To Sex or Not To Sex

To Sex or Not to Sex

There’s something I’ve been debating for a while now, and by a while I mean several years. Does gay literature have to involve sex?

A couple of years ago when I was first trying to sell “Blood Moon, Yellow Sky,” before Tal became a dragon, I was with a literary agent. After several rejections of the book she and I debated if it would sell better if there were graphic sex in it as opposed to alluded sex. “Sex sells,” she told me. I left that meeting debating a: if I wanted to put a couple of graphic sex scenes in the book and b: where I would put them if I did. The next time I talked to her and expressed a concern that I wanted to reach a broader audience than I would if I had sex scenes in it. After some thought she agreed that the story on its own was strong enough and with the right publisher behind it, it didn’t need sex. She also agreed that the sex would limit the sales of the book to gay men and women who enjoyed reading about gay sex.

Now that I’ve self published the book, along with several others, I’m finding mixed reactions. I get mostly good feedback on the series. Every so often I get a review or an email that sounds surprised that a book with mostly gay male characters doesn’t have sex scenes in it. One review of “Shadows on the Campfire” actually said “Most of the characters are gay men but there are no sex scenes, making the read suitable for Y.A. as well.” This is good in my opinion, opening my writing to several audiences, and that is my goal, to hit as wide an audience as I can. I have also gotten feedback from readers that they want more sex in my work, sorry but that’s not going to happen in these stories. Yes I have my visions of what my characters do to each other in the privacy of their own bedrooms, showers, forest, ect., but that’s not the audience I’m trying to reach.

I’ve also heard concerns that most of my main characters are in stable loving relationships, with little personal drama. Life is full of enough drama without having to go looking for more. One of my big goals in reaching a wide audience is showing gay couples in committed loving relationships. I feel that right now, when we are fighting for very human rights in the real world, it’s important to show things in as positive a light as possible. I want my characters to be as good and upstanding as possible, even if they do happen to be dragons, vampires, werewolves and mages. The drama in my stories happens around my characters through the world interacting with them, it very rarely happens with them interacting with each other. One reviewer of “Coyote’s Pup” wrote “Chance and his fellow characters are all quite likable in that they consistently behave in a pro-social manner, and I do like books about people who are undisputedly on the “good” end of the good and evil scale. The members of this Coalition of supernatural creatures are all genuinely interested in helping each other with their magic or anything else that they can help with.” I think this is a good thing. I never viewed the whole thing as “pro-social” before, but I guess in a way it is. Why not have characters more concerned with making the world a better place than in seeing how much drama they can cause each other?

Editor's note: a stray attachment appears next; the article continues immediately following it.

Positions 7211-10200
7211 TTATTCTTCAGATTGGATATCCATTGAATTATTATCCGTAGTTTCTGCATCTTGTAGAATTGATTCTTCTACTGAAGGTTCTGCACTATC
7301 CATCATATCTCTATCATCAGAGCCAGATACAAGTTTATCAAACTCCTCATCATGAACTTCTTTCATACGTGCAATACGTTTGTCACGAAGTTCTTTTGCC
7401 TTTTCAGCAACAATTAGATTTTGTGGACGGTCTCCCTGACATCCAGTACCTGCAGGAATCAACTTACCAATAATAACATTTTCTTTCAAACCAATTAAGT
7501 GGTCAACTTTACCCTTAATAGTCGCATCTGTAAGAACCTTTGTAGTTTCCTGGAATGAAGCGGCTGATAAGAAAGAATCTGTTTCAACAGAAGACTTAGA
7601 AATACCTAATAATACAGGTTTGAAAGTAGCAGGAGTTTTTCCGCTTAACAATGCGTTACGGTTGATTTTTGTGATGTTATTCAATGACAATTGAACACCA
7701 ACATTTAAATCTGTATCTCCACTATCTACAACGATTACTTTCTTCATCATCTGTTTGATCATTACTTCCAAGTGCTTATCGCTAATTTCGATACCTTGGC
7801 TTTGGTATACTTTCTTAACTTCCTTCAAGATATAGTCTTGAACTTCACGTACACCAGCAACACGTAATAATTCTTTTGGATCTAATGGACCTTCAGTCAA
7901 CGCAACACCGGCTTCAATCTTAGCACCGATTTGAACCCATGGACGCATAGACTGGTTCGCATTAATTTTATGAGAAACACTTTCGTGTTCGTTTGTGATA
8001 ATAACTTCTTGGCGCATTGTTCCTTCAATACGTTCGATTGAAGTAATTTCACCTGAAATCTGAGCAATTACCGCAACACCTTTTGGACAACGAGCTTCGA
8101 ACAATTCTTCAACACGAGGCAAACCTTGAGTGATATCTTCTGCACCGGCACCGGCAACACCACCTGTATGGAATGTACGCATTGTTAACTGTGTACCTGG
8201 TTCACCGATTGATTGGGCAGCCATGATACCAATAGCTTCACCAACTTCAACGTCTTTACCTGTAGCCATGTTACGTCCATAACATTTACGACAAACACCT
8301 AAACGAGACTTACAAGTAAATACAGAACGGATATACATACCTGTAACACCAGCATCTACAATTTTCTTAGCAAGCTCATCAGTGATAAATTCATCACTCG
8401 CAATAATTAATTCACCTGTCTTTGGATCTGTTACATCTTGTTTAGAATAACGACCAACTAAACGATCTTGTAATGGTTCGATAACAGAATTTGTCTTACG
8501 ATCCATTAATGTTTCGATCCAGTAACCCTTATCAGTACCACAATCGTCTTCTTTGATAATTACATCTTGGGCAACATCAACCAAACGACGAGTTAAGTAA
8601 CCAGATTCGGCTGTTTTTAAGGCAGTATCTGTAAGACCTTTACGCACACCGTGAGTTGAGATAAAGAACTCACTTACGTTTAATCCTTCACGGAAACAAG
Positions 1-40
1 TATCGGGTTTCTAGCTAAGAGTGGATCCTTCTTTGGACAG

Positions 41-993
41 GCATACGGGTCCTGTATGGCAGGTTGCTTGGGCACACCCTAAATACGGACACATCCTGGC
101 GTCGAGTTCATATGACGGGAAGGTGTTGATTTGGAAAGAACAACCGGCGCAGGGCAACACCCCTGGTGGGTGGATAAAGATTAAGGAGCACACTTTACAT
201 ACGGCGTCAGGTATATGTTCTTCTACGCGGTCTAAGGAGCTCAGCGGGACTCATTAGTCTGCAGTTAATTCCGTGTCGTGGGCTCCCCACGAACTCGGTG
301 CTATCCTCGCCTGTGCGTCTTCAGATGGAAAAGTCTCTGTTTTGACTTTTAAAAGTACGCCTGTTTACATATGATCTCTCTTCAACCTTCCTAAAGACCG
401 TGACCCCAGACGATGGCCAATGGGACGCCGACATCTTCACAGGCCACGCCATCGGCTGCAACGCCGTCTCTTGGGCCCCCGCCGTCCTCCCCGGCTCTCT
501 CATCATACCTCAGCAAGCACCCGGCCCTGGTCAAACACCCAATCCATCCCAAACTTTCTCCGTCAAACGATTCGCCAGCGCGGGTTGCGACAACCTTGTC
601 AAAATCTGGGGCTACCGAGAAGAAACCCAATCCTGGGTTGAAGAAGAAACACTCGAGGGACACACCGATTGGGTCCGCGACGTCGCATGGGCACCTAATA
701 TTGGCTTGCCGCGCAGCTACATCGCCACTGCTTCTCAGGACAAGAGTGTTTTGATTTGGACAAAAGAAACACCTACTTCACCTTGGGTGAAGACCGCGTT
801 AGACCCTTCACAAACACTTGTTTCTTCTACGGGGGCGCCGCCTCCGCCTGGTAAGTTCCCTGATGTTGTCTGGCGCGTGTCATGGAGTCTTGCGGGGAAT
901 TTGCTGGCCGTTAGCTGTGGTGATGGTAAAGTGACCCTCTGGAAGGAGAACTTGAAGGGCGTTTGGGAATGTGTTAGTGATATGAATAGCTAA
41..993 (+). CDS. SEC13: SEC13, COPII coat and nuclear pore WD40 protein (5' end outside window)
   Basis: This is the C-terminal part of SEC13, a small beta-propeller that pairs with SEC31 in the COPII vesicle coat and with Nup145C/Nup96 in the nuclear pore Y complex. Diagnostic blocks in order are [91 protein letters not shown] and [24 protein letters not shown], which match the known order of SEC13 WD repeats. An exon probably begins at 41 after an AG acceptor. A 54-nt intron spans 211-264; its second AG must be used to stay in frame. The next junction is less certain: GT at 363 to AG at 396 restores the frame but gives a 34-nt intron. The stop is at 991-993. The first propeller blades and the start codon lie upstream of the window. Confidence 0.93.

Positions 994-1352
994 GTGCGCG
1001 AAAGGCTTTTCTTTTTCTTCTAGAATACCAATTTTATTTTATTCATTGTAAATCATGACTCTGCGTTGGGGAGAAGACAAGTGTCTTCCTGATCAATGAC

One of the first things that we as writers are told is to write what you know. On the whole my life is low on the drama scale. I am happily partnered in a very stable relationship. I’ve known drama in my past, and don’t like to dwell there. I like happy relationships. It’s what I know now. I think more people need to know what happy, stable relationships can be. If my writing can help people realize these in their own life, then I’m making a good impact on my readers and the world.

I want my books to reach a wide audience. I want my readers to get a good impression of what loving gay couples can be. It would even be nice if folks want to see a little more of the qualities that make heroes and heroines as opposed to just more drama. If folks are just wanting sex with no plot or anything else to carry you through the book, I know a few writers that can fill the bill. If you want a good strong story with characters that leave you impatiently waiting for the next book, check out my stuff. Good gay fiction doesn’t need to have sex, just strong characters who happen to be sexy.

Tomorrow look for the beginning of the end of “Dr Gnome” as I try and get the novel wrapped up over the next week or so.

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2 Responses to To Sex or Not To Sex

  1. Lynn Leonard says:

    My thoughts on sex details in a book: if it is part of the story and not just gratuitous it is okay. I quit reading some writers because a great story stopped when the lead character’s had sex. Then the story was how to get those 2 back in the sack! UGH. I have had sex, I know how it works. I do not need to read about the “throbbing member” anymore, I know about it already! So, it is a fine line to write a good story and not put in to much graphics. Of course if you are writing erotica, it would be pointless to leave it out. I like to read the story, the adventure, the development of the people and the relationships. A passionate embraced and a closed door tell me all I need to know about what happens between then and when one is scrambling eggs for the other the next morning! 🙂

  2. I’ve also gotten the comments about not enough drama. Why does there have to be drama? Isn’t a story about two people in love enough? And you know the guys told me to add more sex.

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